Basic Phil

Before anything else, I think it’s necessary to point out this is opinionated guides. Philosophy involves looking at the world around us and asking ourselves ‘why’, then making arguments for how things should be different and what moral frameworks work best to come to conclusions that optimize for something like happiness or ‘goodness’ in the world. Given that both morals and ‘goodness’ are not absolutes, the best way for me to write this guide and actually be of service to you as a reader is to provide my opinion and talk about why I believe what believe both from a researched ‘here are the facts’ sense and from a ‘here is the moral framework that, with these facts, brought me to this conclusion’ sense. You don’t have to agree with my opinions, I’d rather you didn’t actually, as agreement means talking to you doesn’t expose me to new ideas.(1) Instead it’s my hope that reading my opinion, seeing how I present arguments, and seeing the research that goes into them will show you how to think about how to apply facts to moral frameworks.

I also want to toss up a content warning, for, like, everything. We’re gonna get messy. This means assisted suicide, abortion, religion, gun rights, war, labor rights, etc. Just look at the chapters on the left and it reads as a shopping list of topics not to bring up at a family gathering.

Finally, I will out right dismiss any argument or idea founded in religion. This is not because I can’t refute it. This is because I find it to be a complete and total waste of time. If you have a bit more than 3 hours to kill watch Philosophical Failures of Christian Apologetics, and I think you’ll understand why I won’t bother.

Basic Philosophy #

First, let’s start really simple- what is philosophy. Well, for one, Basically all pages on Wikipedia link back to it, so it’s obviously pretty fundamental. But, why would that be?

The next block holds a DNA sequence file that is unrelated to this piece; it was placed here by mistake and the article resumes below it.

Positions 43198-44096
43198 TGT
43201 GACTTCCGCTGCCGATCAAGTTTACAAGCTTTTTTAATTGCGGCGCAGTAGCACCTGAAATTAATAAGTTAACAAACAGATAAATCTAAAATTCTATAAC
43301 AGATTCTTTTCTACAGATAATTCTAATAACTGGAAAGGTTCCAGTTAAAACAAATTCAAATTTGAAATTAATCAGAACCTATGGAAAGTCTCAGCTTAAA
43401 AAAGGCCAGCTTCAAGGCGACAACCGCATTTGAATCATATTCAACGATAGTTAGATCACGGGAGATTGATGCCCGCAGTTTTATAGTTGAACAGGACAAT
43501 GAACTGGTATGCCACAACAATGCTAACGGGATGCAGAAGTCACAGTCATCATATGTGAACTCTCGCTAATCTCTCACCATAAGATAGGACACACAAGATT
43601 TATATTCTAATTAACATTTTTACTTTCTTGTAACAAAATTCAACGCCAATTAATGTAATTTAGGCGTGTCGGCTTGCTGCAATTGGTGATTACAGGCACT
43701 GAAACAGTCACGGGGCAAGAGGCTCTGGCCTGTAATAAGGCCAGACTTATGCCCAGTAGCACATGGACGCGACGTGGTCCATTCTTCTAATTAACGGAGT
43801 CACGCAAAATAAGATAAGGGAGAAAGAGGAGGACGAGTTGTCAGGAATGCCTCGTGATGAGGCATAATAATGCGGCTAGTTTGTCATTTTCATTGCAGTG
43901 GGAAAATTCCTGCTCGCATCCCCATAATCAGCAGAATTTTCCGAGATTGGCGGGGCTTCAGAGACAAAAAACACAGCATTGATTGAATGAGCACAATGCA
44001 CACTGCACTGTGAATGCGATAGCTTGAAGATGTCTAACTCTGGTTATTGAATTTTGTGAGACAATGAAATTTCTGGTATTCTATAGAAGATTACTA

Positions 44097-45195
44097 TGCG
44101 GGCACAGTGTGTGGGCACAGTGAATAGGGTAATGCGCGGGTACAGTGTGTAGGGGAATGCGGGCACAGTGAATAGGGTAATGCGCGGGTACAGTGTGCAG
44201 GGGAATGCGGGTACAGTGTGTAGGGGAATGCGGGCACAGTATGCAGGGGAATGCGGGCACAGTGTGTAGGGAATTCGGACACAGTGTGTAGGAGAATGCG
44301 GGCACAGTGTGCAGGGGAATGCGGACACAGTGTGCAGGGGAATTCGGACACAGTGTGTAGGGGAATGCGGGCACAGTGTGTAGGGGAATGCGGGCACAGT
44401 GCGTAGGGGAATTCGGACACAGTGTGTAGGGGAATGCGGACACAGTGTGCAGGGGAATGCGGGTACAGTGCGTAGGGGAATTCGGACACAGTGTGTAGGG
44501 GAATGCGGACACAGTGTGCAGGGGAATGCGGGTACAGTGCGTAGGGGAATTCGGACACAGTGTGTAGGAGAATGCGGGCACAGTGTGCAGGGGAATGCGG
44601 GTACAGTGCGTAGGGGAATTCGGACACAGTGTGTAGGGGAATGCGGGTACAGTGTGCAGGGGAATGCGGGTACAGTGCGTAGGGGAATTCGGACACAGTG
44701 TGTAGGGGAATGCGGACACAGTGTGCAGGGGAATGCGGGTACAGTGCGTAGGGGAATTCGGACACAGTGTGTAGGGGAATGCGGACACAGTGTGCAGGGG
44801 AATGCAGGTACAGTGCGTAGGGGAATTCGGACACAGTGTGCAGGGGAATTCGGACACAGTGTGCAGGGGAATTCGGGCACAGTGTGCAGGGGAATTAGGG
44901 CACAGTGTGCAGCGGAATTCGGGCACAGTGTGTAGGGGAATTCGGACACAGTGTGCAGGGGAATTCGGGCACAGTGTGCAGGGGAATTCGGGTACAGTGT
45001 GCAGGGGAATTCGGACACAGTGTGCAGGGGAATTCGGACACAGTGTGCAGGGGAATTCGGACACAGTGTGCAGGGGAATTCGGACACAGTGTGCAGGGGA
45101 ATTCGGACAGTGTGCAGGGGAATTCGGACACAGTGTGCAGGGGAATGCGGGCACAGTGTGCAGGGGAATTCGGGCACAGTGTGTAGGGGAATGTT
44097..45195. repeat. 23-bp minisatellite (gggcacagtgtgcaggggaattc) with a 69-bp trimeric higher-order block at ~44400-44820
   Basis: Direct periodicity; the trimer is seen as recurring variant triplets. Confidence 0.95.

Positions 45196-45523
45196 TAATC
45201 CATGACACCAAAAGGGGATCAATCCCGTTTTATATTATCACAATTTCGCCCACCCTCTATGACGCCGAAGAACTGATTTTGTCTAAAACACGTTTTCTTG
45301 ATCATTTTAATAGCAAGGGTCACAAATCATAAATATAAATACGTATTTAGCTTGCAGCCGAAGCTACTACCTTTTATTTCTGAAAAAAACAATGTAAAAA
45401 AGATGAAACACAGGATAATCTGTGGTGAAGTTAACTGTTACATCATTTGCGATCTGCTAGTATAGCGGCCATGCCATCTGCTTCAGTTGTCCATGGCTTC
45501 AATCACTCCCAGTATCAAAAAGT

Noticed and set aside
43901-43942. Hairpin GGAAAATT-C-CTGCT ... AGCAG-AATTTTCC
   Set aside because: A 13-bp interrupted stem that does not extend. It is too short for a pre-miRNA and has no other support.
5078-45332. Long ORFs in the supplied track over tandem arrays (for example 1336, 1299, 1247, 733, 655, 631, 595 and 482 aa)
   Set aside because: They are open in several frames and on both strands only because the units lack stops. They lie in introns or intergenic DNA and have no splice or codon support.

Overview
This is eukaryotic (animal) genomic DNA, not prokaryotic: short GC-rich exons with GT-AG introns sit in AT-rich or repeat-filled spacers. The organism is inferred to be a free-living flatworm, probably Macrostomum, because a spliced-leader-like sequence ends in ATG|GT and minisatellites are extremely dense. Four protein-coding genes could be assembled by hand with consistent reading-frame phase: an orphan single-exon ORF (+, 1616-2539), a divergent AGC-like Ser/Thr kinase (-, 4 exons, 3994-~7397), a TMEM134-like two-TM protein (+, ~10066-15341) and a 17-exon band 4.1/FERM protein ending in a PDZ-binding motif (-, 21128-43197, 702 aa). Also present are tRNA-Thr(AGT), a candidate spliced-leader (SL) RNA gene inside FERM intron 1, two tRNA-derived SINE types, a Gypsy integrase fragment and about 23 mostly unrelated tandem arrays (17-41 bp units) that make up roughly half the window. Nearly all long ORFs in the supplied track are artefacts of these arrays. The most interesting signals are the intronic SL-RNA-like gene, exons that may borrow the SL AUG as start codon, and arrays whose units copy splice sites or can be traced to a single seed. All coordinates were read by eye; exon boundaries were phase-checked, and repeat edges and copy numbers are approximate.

Here’s the head of the Wikipedia entry on Philosophy:

Philosophy (from Greek: φιλοσοφία, philosophia, ‘love of wisdom’) is the study of general and fundamental questions about existence, knowledge, values, reason, mind, and language

Alright, so it’s the study of knowledge? wouldn’t that make it pretty much the study of everything? Well, yeah. Pretty much. Before each branch of the sciencies had enough of a foundation in it’s own right to, well, branch off it was just called ‘Philosophy’.

This pretty much means that today Philosophy is what’s left- the questions for which there are no concrete or provable answers. This can often be incredibly frustrating. But, what Philosophy as a modern study really gives us is a framework to approach and talk about these tough problems. In general this gives the three big branches of philosophy today. Natural, Metaphysical, and Moral Philosophy. Honestly, I find the first two mostly consist of people trying to look smart and are mostly not applicable to anyone, unless you’re really into debating the existence of (a) God(s). (2)(3)

Alright, so, let's stick to (mostly) moral philosophy (often just called Ethics) then. What does that entail?

Ethics or moral philosophy is a branch of philosophy that “involves systematizing, defending, and recommending concepts of right and wrong behavior”.

To start with, most ethics arguments depend on an ethical framework, this is the set of ideals/rules/principals that establish how to make decisions. To get started, let’s look at some of these ethical frameworks:

Utilitarianism #

Utilitarianism is the most dead simple philosophical theory. Basically, do whatever you can that brings the most happiness to the world (or, if all options are a negative, do the the least-worst option).

The most common example for which utilitarianism is applied is the trolley problem:

There is a runaway trolley barrelling down the railway tracks. Ahead, on the tracks, there are five people tied up and unable to move. The trolley is headed straight for them. You are standing some distance off in the train yard, next to a lever. If you pull this lever, the trolley will switch to a different set of tracks. However, you notice that there is one person on the side track. You have two options:

  1. Do nothing and allow the trolley to kill the five people on the main track.